Most adjectives can go either in a noun phrase (Lesson 45) or alone.
a The adjective goes before the noun or pronoun:
a difficult exam (NOT exam difficult)
an open window (NOT window open)
the red one
b If you want to write two or more adjectives together in a noun phrase, the usual order is:
[F]: FEELING [S]: SIZE [A]: AGE [C]: COLOUR [P]: PLACE [T]: TYPE [N]: NOUN
[F] nice [S] big [C] green [T] sports [N] car
[A] old [P] Toronto [N] houses
[S] large [C] black [T] cotton [N] shirt
[F] wonderful [A] new [P] Japanese [T] MP3 [N] player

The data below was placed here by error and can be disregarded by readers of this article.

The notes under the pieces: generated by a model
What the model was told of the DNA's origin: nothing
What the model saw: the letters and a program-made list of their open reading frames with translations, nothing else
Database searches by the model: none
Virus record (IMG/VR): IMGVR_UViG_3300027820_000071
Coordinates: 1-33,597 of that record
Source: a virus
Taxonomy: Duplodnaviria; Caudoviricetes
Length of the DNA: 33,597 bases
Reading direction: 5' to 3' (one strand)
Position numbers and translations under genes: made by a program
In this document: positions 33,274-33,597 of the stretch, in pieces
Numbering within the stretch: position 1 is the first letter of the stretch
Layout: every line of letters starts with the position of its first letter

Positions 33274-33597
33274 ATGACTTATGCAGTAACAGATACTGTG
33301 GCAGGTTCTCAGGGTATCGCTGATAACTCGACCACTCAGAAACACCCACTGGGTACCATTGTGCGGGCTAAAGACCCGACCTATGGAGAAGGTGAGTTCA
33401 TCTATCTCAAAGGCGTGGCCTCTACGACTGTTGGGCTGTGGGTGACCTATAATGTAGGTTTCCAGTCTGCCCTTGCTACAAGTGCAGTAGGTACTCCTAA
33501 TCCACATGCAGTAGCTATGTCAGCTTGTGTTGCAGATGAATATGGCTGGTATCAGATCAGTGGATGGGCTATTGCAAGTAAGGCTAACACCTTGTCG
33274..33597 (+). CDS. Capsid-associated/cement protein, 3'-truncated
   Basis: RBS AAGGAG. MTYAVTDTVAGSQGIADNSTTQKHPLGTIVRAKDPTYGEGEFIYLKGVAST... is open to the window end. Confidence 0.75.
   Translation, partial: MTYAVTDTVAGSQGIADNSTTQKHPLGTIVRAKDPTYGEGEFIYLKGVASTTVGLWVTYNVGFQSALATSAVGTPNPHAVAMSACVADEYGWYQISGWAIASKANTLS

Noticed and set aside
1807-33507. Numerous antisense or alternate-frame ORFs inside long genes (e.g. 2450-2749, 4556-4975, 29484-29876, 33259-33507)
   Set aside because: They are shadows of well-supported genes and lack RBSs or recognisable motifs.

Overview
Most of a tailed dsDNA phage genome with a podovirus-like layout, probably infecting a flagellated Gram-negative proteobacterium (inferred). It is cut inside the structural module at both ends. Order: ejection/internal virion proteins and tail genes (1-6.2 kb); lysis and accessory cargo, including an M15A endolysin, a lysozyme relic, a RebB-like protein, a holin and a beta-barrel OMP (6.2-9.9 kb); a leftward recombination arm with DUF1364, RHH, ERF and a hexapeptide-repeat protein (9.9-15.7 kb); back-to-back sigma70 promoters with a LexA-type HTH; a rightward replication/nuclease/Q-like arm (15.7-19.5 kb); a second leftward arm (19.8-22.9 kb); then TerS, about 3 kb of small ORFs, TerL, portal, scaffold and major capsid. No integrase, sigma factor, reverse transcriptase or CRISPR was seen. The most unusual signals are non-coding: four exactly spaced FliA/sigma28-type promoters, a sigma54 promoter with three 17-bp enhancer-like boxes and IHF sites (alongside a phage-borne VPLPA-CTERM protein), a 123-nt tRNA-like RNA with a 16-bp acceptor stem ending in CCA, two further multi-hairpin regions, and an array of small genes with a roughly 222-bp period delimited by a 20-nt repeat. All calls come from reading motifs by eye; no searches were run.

NOTICE: If the noun is something, anyone or a similar word (Lesson 51: NOTICE), the adjective goes after the noun:
I want something large. (NOT large something)
NOTICE: The adjectives afraid, alive, alone, asleep, awake, ill and well cannot go in a noun phrase.
a After the verbs be, become, feel, get, look, seem, smell, sound and taste. For example:
The house was red.
Everybody became happy.
It feels cold.
He seemed friendly.
(Friendly is an adjective, NOT an adverb.)
b After a noun phrase and the verbs call, find, get, hate, have, leave, like, make, paint and want. For example:
They painted the house red.
He pushed a window open.
It made them happy.
I found him friendly.
NOTICE: Adjectives from nouns, and a few other adjectives (for example, main, only) cannot go alone.